There may be a decrease in precipitation over our area during Sunday, and current model trends have slowed the storm enough so that the storm does not move east of our area until late Tuesday. Snow showers will continue intermittently through Tuesday afternoon with drier weather still forecast by Wednesday.

Steamboat Springs area short term weather forecast from Wednesday night

Wednesday, April 13, 2016

A major spring storm currently gathering strength off the Pacific Northwest coast will bring significant weather to our area by Friday and extending through Monday

Thursday will be warm and windy with southwesterly winds and the possibility of afternoon rain showers. During the day, the major storm strongly splits over the Pacific Northwest with most of the energy driving the storm south across the Great Basin before it settles around the Four Corners region by the weekend.

Energy ejecting out of the still intensifying storm will bring rain showers first to Craig Thursday night and then to Steamboat later in the night or early in the morning, with snow showers on the mountain. Precipitation will become heavier in the afternoon as the cool air aloft destabilizes the atmosphere and brings the possibility of thunder.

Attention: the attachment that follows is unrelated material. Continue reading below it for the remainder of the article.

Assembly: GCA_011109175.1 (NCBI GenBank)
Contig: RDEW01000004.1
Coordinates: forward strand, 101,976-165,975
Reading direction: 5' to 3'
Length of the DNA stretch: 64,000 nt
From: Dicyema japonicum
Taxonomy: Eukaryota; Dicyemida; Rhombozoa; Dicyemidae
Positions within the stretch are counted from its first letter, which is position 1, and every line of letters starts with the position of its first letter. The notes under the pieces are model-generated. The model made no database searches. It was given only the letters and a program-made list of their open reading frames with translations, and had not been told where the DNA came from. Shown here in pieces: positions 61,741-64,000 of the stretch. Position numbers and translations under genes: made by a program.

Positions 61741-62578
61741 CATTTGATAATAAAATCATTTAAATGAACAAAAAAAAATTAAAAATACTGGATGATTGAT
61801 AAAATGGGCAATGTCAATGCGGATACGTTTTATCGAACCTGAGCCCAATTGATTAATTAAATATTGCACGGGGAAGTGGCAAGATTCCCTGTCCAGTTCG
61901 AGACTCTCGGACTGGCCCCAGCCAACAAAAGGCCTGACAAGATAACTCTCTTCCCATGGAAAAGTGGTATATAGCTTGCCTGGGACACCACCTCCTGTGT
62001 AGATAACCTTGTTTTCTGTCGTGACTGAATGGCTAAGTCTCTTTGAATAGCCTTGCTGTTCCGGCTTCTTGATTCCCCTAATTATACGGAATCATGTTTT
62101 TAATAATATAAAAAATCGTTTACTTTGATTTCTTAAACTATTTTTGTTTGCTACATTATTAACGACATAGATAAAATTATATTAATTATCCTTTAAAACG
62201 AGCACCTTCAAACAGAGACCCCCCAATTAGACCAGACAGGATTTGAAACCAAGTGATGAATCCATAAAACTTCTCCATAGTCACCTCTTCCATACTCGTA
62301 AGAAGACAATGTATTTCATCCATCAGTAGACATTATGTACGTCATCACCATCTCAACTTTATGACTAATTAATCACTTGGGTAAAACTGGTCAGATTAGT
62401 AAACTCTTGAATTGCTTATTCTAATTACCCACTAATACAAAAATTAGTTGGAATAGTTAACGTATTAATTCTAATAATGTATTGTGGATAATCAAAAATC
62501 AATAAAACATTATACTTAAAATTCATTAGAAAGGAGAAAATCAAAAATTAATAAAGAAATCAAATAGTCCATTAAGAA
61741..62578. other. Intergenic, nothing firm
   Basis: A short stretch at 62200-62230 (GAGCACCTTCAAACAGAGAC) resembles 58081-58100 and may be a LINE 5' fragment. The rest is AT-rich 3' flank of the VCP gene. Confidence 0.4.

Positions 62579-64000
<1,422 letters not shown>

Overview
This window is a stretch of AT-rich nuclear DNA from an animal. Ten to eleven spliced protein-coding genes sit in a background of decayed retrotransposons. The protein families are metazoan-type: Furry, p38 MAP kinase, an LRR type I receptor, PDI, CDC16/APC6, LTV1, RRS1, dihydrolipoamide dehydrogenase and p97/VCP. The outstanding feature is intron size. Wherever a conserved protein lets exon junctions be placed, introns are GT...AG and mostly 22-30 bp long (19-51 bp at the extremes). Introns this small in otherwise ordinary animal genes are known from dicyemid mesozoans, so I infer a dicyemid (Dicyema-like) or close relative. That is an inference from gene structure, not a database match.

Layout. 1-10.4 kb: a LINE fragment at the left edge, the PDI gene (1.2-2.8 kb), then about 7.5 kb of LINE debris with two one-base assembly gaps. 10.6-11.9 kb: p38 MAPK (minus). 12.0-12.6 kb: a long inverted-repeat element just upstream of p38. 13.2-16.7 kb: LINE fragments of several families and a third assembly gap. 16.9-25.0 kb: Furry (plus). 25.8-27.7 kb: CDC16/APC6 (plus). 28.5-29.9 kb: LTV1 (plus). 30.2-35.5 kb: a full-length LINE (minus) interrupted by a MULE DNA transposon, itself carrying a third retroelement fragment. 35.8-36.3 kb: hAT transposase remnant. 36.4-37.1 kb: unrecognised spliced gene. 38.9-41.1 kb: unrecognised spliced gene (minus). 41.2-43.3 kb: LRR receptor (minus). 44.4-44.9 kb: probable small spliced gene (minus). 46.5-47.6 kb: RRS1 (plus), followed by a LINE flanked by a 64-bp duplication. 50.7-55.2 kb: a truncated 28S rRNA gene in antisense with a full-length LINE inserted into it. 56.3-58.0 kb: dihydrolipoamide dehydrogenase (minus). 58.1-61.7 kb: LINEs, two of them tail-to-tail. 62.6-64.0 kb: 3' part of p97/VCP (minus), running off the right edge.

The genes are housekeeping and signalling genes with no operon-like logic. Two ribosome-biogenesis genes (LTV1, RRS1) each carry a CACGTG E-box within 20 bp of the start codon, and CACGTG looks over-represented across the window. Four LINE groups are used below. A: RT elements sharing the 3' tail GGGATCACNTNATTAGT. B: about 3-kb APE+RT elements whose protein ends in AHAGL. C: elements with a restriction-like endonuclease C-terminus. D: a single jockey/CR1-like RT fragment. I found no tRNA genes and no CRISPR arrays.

The cool air will eventually turn rain to snow during the evening as the storm strengthens significantly. By Friday night, the low level counterclockwise winds will draw substantial Gulf of Mexico moisture into the storm creating conditions that produce a TROWAL somewhere over the Colorado mountains from Saturday through Monday and strong upslope flow over the Front Range. While all of Colorado will receive substantial precipitation, the foothills look particularly favored with 12-18” of snow expected by Saturday afternoon that will make travel on I-70 west of Morrison difficult to impossible. There may be road closures.